ADVERTISING QUESTION

Advertising Question

Advertising

Question 1

Advertising question

Described under the mantra ‘Go Vegean’, the poster pictures a young boy probably of age two or three lying down with an open book adjacent to him. He is seen holding a cigar. Its main motive is to urge the people to ‘Go Vegan!’ or become vegetarians (Tonkin, 2015). Found in West Yorkshire and Leeds, Burley Street, the billboard was erected a few days following a report by the (WHO) World Health Organisation that listed processed meats as threats to cancer. According to the report, as little as 50 grams a day of the processed products raised the bowel cancer risk by 18% (Nelson, 2015). The majority of researchers were, however, quick to point out that majority of the sausages eaten in Britain came from fresh meat and not processed meat.

The billboard raised a lot of public criticism notably from the leading social media platforms like Twitter. One Jennifer Lane on Twitter acclaimed that although she was in full support of PETA and against cruelty and abuse towards animals, the billboard had gone over the top by using a child to smoke. Ed McGee, an avid Twitter user was not happy about the comparison of giving processed meat to children to smoking cigarettes; he however says that people should just get the message amid of all criticism (Tonkin, 2015). PETA the company that was responsible for putting up the billboard has been a long-term advocate for veganism. PETA’s associate director, Elisa Allen, PETA was quick to defend the ad and said it was important to set the kids in the right direction that would ensure they led a healthier life. It would act as a reminder that as it is important to put down cigarettes, it is equally important to cut down on the processed meats.

Question 2

There are laws and regulations that are instrumental in ensuring uniformity and to protect the public from roadside advertising practices that may be unsafe or inappropriate. In a study however conducted by Yannis and his colleagues in 2012 in the nine sites, they examined showed that there was no existence of a relationship between road crashes and signs related to advertisements (Yannis et al., 2012). There are no cases of road accidents related to the billboard above, so it can be said it was safe. According to (Divekar et al., 2012) long glances of both beginners and experienced drivers prevented their ability to foresee any roadway hazards.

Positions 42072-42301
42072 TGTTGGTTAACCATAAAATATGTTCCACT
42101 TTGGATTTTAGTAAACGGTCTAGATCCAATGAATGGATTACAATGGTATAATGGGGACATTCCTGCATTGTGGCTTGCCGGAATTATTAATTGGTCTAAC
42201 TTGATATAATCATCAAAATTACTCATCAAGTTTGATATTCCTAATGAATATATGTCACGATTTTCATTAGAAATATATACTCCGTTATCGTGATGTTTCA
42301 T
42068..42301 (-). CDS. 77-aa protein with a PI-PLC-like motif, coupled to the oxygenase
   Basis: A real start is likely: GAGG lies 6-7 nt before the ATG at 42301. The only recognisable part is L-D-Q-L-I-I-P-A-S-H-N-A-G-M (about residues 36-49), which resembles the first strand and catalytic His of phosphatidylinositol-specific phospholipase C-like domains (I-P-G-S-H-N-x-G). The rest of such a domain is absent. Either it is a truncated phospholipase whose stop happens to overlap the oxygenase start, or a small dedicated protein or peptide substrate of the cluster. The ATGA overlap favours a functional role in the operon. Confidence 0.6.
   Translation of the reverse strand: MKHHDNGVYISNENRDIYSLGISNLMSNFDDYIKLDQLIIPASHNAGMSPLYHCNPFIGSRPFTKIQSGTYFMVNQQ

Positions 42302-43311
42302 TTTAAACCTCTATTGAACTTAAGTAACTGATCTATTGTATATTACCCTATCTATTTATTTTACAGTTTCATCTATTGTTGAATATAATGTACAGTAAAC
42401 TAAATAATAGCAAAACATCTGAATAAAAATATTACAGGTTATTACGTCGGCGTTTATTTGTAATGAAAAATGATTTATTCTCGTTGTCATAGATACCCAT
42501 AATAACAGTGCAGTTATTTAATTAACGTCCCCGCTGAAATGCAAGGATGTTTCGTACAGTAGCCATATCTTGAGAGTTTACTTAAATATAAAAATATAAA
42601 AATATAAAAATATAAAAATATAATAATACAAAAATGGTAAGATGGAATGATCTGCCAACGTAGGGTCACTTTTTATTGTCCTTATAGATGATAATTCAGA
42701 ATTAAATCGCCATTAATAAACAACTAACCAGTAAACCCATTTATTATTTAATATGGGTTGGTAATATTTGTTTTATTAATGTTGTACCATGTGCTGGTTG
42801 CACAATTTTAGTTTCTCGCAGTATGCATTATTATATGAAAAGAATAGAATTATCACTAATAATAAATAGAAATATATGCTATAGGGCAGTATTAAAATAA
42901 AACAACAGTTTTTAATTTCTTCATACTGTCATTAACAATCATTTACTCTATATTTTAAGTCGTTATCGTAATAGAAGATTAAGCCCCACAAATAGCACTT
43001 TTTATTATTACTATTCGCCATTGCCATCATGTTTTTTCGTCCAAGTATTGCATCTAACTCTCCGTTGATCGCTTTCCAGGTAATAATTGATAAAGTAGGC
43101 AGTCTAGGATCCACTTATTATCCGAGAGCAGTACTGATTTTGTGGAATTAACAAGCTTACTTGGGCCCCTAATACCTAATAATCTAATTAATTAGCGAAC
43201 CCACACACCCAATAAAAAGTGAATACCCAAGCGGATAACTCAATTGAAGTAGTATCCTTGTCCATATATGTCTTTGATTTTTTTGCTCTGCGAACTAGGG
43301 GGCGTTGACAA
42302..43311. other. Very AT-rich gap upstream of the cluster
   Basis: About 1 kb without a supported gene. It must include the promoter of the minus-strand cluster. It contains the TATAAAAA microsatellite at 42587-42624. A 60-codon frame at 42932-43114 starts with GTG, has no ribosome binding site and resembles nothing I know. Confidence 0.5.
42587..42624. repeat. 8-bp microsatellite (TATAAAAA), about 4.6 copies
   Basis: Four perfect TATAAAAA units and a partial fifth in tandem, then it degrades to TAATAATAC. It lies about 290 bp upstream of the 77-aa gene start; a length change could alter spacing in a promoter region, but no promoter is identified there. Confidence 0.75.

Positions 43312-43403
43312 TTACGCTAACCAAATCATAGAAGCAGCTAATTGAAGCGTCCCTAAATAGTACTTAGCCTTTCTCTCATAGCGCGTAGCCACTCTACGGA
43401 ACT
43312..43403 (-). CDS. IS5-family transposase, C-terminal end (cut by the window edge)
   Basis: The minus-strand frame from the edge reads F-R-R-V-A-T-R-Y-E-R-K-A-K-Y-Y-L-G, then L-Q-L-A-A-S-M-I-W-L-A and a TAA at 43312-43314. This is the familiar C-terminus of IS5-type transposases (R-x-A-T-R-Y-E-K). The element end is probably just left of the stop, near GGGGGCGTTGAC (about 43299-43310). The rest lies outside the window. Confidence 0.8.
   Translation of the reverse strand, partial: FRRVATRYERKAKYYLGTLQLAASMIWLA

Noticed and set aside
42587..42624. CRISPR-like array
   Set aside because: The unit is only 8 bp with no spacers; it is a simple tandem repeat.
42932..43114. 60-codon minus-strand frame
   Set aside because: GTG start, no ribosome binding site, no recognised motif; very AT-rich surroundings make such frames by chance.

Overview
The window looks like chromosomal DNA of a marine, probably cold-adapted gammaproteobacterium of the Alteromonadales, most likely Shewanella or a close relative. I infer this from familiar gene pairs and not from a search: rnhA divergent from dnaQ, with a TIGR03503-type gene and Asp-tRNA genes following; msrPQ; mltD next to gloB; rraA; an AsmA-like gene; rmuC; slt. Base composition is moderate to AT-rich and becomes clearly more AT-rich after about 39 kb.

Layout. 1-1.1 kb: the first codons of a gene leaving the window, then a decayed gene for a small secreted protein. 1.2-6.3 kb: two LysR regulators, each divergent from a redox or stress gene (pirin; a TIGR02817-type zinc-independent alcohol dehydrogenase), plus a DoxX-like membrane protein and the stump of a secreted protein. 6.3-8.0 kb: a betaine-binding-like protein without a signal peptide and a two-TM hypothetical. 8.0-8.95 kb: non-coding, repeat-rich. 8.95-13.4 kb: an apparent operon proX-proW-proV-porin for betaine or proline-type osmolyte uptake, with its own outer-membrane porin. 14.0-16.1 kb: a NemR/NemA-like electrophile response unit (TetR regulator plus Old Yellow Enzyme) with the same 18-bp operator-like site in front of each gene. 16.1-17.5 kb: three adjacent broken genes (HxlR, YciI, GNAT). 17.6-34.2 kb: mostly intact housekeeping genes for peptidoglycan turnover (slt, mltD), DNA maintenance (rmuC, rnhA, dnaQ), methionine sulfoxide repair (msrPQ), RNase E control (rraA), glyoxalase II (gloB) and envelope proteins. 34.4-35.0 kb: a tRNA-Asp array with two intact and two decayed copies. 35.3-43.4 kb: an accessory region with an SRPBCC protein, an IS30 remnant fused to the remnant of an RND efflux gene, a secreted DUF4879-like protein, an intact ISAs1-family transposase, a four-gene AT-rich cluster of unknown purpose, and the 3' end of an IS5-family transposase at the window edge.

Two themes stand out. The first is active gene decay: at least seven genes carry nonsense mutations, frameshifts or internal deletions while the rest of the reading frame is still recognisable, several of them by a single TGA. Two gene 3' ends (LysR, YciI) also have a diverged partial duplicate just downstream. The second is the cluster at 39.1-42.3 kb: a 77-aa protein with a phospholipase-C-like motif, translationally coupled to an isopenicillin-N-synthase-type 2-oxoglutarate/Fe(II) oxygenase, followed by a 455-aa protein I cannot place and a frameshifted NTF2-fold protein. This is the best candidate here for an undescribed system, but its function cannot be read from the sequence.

An effective billboard placement should not be wordy. Six words or less as passersby spend an average of six seconds reading (Sugget, 2016). It is essentially easy for road users to read reduced words , as opposed to lengthy statements on bill boards. In the above billboard, the words are six, so it met the criteria for an effective billboard given the public outcry it caused. It only means that their message was put across, and that its intended audience could effectively read the message.

The use of creative hints that captures the audience attention is effective for a successful billboard (Gannon, 2015). The use of the image of a ‘child smoking’ created a direct hint that it was something sensitive and had to be avoided. It was, therefore, successful in projecting their message, but their chosen way of doing it was wrong in the eyes of the society.

A recommendation for an effective billboard ad is to keep the images relevant (Rondeau, 2015). The relevance here with respect to the billboard by PETA is relative given that some members of the public were offended while others found the message quite relevant. It might have achieved relevance to certain levels.

References

Divekar, G., Pradhan, A., Pollatsek, A., Fisher, D. (2012).External Distractions: Evaluation of Their Effect on Younger Novice and Experienced Drivers’ Behavior and Vehicle Control. Transportation Research Board, Presented at the TRB 91st Annual Meeting, Washington, D.C., Jan 22-26, 2012.

Gannon, J. (2015). Effective Outdoor Advertising. JGI Outdoor Advertising.

Nelson, R. (2015). Processed Meat Increases Risk for Colon Cancer, Says IARC. Medscape.

OAAA (2012).Digital Billboards Today. Outdoor Advertising Association of America; Fact sheet. Retrieved from http://www.oaaa.org/legislativeandregulatory/digital/aboutdigitalbillboardtechnology.asp

Rondeau, L. (2015). 10 Basic Rules to Billboard Advertising. Colling Media. Retrieved from http://collingmedia.com/10-basic-rules-billboard-advertising

Sugget, P. (2016). Six Steps to Making a Great Billboard Ad. Retrieved from http://advertising.about.com/od/advertisingglossaryb/a/The-Six-Basic-Rules-Of-Billboard-Advertising.htm

Tonkin, S. (2015). Animal Rights Charity PETA Sparks Outrage with Controversial New Billboard Campaign about Cancer-Causing Meats That Features a Child Smoking. Mailonline.

Yannis, G., Papadimitriou, E., Papantoniou, P. and Voulgari, C. (2012).A Statistical Analysis of the Impact of Advertising Signs on Road Safety. Department of Transportation Planning and Engineering, School of Civil Engineering, National Technical University of Athens, Athens, Greece.16 May 2012.